Written by Tom Randall. This article first appeared in Bloomberg Technology.
A year ago, Tesla Inc. set up a hastily organized conference call between Elon Musk and reporters. Tesla had something big to announce—big enough for the chief executive to open the floor to questions. That doesn’t happen very often.
What followed wasn’t so much the unveiling of a new product as a plan for a product. Tesla’s driver-assistance platform, Autopilot, was about to begin a transformation to fully autonomous driving. Every Tesla would come with eight cameras, radar, 12 ultrasonic sensors, and a Nvidia Corp. supercomputer. Once testing and regulatory approval were complete, Musk said, the car would be able to drive entirely by itself.
Elon Musk. Photographer: David Paul Morris
“The foundation is laid,” Musk proclaimed. Tesla was so confident, in fact, that it started selling its “Full Self Driving” feature for an additional $8,000 on any new Model X or Model S. Tesla’s timeline was, as is so often the case, years ahead of what most believed possible. Barclays Plc analyst Brian Johnson called it an “overly hyped product update,” and Tesla stock dropped 2.2 percent the next day. Still, to start charging for the feature surely implied Tesla was very far along—right?
Maybe not. What followed were months of setbacks, delays, and in-house turmoil. A year later, there’s still no sign of Full Self Driving, and even the less ambitious “Enhanced Autopilot” hasn’t quite reached parity with an earlier, discontinued version. The head of Tesla’s Autopilot division left in January, and six months later his successor did, too. Meanwhile, Tesla owners who paid thousands of dollars for the options filed a class action lawsuit, alleging they were tricked into buying a feature that doesn’t exist and—in some cases—an unsafe car. Tesla has yet to formally respond to those disgruntled drivers who want refunds and punitive damages, and the case is currently in mediation.
When Musk, 46, was asked in January at what point Full Self Driving features would noticeably depart from Enhanced Autopilot features, he replied, via Twitter, “3 months maybe, 6 months definitely.” Nine months later, it has yet to happen. A Tesla spokesperson said last week that “while it’s taken longer than we originally expected to roll out all Enhanced Autopilot features, the feature already provides significant assistance to drivers,” and added that the company is making “rapid progress” on new updates.
But no matter when Full Self Driving becomes a reality or how the litigation ends, the legacy of over-promising and under-delivering has already besmirched the company’s success as an electric car maker and assisted-driving innovator.
Meanwhile, as Tesla tries to fulfill its promises, rivals haven’t been sitting still. General Motors Co., Volkswagen AG, Volvo AB, Daimler AG and a Renault–Nissan–Mitsubishi alliance are all promising 2018 vehicles with the features that once set Tesla apart. “Tesla had an early start,” said Salim Morsy, an analyst at Bloomberg New Energy Finance, “but there’s a huge amount” of money being pumped into autonomous electric vehicles now. “The releases we’re expecting from the Volkswagen Group or Volvo or Daimler in the next two years will have a big impact on Tesla,” he said.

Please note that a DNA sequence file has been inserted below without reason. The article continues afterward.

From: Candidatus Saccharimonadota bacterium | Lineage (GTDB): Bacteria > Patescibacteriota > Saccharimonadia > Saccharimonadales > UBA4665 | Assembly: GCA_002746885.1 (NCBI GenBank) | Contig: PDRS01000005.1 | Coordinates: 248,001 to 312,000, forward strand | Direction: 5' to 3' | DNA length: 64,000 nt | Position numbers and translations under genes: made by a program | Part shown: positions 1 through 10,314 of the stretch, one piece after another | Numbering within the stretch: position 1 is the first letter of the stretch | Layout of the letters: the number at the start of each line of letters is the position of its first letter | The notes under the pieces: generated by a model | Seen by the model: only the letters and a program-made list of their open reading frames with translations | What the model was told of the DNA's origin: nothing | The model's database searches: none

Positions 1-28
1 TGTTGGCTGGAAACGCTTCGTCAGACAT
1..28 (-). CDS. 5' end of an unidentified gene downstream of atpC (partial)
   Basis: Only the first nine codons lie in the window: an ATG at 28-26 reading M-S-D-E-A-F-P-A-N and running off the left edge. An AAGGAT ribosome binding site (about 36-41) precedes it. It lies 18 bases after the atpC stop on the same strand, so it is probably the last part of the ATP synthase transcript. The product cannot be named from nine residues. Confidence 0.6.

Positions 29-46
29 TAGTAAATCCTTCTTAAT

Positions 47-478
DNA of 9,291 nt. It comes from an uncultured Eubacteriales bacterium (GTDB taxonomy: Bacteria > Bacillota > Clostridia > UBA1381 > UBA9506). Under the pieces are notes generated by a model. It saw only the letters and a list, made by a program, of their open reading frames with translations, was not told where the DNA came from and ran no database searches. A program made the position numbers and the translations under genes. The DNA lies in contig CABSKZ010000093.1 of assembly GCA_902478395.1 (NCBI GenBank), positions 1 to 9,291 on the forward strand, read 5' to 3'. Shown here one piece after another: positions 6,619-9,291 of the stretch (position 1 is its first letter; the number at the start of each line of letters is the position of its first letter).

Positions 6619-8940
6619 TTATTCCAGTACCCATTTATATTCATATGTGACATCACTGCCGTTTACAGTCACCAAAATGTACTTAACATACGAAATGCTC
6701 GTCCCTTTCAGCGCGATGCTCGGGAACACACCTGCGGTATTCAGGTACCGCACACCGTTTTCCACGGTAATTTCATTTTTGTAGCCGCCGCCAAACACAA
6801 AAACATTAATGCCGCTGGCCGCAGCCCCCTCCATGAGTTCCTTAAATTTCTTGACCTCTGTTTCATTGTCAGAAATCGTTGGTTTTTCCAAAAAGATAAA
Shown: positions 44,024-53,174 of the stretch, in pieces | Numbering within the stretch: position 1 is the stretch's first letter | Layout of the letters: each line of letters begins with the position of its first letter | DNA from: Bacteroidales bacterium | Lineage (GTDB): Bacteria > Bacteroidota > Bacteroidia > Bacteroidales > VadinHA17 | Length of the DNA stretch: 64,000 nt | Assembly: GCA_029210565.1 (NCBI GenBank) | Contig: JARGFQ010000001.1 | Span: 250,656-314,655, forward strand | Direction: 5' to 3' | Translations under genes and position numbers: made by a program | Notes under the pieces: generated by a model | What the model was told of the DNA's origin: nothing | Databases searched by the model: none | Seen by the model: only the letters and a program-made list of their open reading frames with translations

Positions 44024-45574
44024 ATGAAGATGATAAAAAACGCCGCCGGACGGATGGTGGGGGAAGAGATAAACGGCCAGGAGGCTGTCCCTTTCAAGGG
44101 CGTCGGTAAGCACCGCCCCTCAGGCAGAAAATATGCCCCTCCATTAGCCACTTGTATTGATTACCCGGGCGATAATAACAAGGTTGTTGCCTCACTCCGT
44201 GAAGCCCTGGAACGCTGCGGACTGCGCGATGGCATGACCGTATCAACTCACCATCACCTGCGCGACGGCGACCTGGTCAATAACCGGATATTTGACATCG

Musk, well known for setting wildly aggressive deadlines and then missing them, averages being more than four months late on his predictions when it comes to Tesla. This “Musk Doctrine” of pushing the industry forward, while never setting a deadline he’s likely to meet, has worked in the past. Now, however, Tesla’s habit of falling far behind on promises is colliding with its first mass-market vehicle.
The first Model 3 off the line.
At a private event for Tesla owners in Amsterdam last week, this frustration felt by devotees broke into the open. “We’d just like to know: When is our Autopilot 2 going to be up to par?” called a voice from the balcony to Jon McNeill, Tesla’s president of sales and service, referring to Enhanced Autopilot. “Because that’s really what we need.”
“We’ve been behind, so I don’t want to make pure promises,” McNeill answered. “Safe to say, you will—I think—be pleased where we are over the coming weeks and months.”
How did Tesla end up here? It started with a bad breakup.
A year ago, Tesla was caught up in an ugly public spat with Mobileye NV, its partner on the original Autopilot. Musk had accused the supplier of trying to block Tesla’s efforts to develop its own capabilities for autonomous driving. Mobileye swiftly cut ties with Tesla and said it told Musk about “safety concerns regarding the use of Autopilot hands free.”
There was a very real question whether Tesla’s Autopilot could move forward without Mobileye. Those concerns were put to rest when Musk promised to bring out Full Self Driving mode. Tesla promptly replaced Mobileye’s tech with his own Enhanced Autopilot option, based on new technology the company dubbed Tesla Vision. It cost $5,000, twice as much as the previous version, but promised a higher level of autonomy for highway driving.
While Tesla warned there would be a “calibration period,” it told customers the feature would likely deploy via an over-the-air update to onboard Tesla computers in December 2016, two months after the big announcement. After that, owners were told to anticipate frequent updates until the car could handle virtually all highway driving autonomously, including lane changes.
The December deadline came and went. Key safety features that relied on the new hardware were delayed for months, including crucial components such as Automatic Emergency Braking, a life-saving technology that comes standard in all Teslas and helped establish them as the safest brand on the road. Auto braking wasn’t fully deployed until June.
Worse than the missing features, in many eyes, was that the new Autopilot experience itself was flawed, marked by cars ping-ponging within lanes and sudden, dangerous swerves. While some aspects of Autopilot had improved by the time Bloomberg test-drove a Tesla in July, the overall experience still wasn’t as good as the original with Mobileye. Improvements have since brought it closer, but not all the way. It’s still missing some features from the original version, including automatic windshield wipers and the ability to read speed limit signs.